A fortnight ago, Gunners fans were talking optimistically of a Quadruple.
Now they have only the Premier League to play for.
Arsene Wenger at least has a week to lift his troops before they are in action again but the mental scars of Arsenal’s catastrophic collapse may not heal easily as they seek to overhaul a United side who ended their own trauma in perfect style ahead of their Champions League meeting with Marseille.
Sir Alex Ferguson sprung a surprise by naming seven defenders in his starting line-up – Fabio and Rafael started on either wing, while John O’Shea played in midfield with Darron Gibson – yet the performance was arguably one of United’s best of recent times.
In truth, Brazilian twins Fabio and Rafael have often caught the eye offensively, even though they have been occupying full-back berths.
Given the opportunity to express their ability from more advanced positions, knowing Rooney had dropped back to fill a midfield hole, they duly did just that.
Rafael could easily have put United ahead early on when he met Fabio’s cross with a header he was unable to keep down.
There was no such escape for Arsenal in the 28th minute, though, when Fabio surged forward, setting in motion a move that ended with a smart Rooney cross for Javier Hernandez.
The Mexican’s header was aimed for the far corner and Manuel Almunia could do no better than palm it away, straight to Fabio, who slid in and found the roof of the Arsenal net.
On the touchline, Wenger must have had an awful sinking feeling, knowing another trophy was being snatched away from him after Birmingham and Barcelona had snuffed out their hopes on two other fronts.
Skippering a strong line-up, Robin van Persie saw a curling shot turned round the post by fellow Dutchman Edwin van der Sar, the striker then heading the corner narrowly wide.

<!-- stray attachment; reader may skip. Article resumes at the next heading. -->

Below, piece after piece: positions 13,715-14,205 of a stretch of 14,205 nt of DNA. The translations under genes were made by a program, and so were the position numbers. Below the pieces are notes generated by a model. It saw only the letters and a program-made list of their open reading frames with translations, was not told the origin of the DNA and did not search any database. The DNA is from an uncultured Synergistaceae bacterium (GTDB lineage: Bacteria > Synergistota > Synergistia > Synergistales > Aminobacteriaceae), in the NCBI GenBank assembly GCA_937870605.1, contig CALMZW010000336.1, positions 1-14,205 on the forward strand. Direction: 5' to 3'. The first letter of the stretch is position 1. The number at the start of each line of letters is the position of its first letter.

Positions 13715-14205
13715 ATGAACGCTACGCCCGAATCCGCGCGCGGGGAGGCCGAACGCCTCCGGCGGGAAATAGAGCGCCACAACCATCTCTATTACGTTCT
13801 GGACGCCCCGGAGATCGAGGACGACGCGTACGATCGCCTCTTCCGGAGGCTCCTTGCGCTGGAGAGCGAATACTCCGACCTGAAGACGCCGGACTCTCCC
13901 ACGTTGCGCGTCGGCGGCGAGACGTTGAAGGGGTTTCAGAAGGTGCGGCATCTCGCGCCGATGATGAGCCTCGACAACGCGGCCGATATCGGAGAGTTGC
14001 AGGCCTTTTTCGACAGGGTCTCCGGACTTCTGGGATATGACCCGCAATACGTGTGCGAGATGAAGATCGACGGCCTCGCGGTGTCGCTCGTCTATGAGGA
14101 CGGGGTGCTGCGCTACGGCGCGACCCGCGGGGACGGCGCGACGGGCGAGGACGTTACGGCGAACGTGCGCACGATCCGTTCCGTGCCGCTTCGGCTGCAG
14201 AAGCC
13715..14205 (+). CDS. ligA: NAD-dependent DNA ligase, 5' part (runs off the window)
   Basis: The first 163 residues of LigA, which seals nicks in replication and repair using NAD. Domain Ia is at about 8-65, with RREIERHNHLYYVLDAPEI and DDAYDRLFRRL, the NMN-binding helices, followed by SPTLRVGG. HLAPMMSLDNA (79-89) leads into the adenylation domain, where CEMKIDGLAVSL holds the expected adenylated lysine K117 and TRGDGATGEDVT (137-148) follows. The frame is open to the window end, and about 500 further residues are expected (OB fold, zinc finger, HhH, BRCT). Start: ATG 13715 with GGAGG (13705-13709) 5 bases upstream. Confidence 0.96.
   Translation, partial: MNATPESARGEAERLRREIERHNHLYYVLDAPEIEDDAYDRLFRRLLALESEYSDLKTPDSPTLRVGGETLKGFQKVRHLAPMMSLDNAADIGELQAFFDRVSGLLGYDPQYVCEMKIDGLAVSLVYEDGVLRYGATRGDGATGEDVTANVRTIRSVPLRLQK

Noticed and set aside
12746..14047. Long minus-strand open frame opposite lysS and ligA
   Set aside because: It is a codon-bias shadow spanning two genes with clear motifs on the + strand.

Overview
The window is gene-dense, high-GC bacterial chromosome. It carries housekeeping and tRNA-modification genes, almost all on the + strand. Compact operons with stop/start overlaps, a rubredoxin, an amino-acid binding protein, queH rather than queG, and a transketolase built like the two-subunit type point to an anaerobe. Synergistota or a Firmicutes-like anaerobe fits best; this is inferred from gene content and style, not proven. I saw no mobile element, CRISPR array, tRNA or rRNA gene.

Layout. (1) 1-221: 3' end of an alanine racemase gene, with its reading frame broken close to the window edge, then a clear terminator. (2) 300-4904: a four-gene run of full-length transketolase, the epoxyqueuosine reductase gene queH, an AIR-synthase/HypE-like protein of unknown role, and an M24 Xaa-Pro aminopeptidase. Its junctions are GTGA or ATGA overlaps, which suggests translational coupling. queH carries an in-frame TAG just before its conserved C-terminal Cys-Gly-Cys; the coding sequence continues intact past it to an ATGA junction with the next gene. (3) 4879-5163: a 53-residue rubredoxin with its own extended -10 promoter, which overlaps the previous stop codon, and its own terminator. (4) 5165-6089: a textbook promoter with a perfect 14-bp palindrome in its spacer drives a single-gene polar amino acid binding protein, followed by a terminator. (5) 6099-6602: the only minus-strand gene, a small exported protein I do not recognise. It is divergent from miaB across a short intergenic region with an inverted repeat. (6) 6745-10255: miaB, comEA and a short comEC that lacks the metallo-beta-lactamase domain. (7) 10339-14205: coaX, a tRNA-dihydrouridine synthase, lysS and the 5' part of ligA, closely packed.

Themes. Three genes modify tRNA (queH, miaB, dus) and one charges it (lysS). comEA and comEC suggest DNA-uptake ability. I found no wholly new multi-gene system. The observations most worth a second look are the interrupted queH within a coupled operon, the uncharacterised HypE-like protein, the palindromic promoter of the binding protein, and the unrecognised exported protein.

Just before the interval, Samir Nasri fired a precise shot through Wes Brown’s legs, forcing Van der Sar into another excellent save.
Generally though, it had been a listless display from the Gunners, leaving Wenger with a job on his hands to revive spirits.
Initially, it appeared the Frenchman’s words had produced a positive effect.
Van der Sar was twice called upon to keep Arsenal out, first when Wes Brown turned the ball goalwards as he tried to intercept a Laurent Koscielny cut-back, the second when the Frenchman curled a shot to the far corner with the rebound.
But the onslaught was immediately halted by a second United goal.
In sticking out a leg to stop Rafael’s cross, Johan Djourou could only loop the ball high into the air.
Rooney escaped Sagna’s attentions and although his header lacked power, the direction was perfect, far enough away from Almunia but not too far to prevent him finding the corner from an acute angle.
Antonio Valencia had played a part in the move after replacing Fabio at half-time, his first appearance since sustaining a serious ankle injury in September.
The Ecuador star diligently patrolled his wing as Arsenal threw caution to the wind.
But with Van der Sar producing four good saves to deny the visitors, one to repel substitute Marouane Chamakh, who had been presented with a free header by Sagna, there was no way back for the shellshocked Gunners.
In fact, their evening got even worse as they ended the game with 10 men after Djourou had been stretchered off following a nasty collision with Sagna.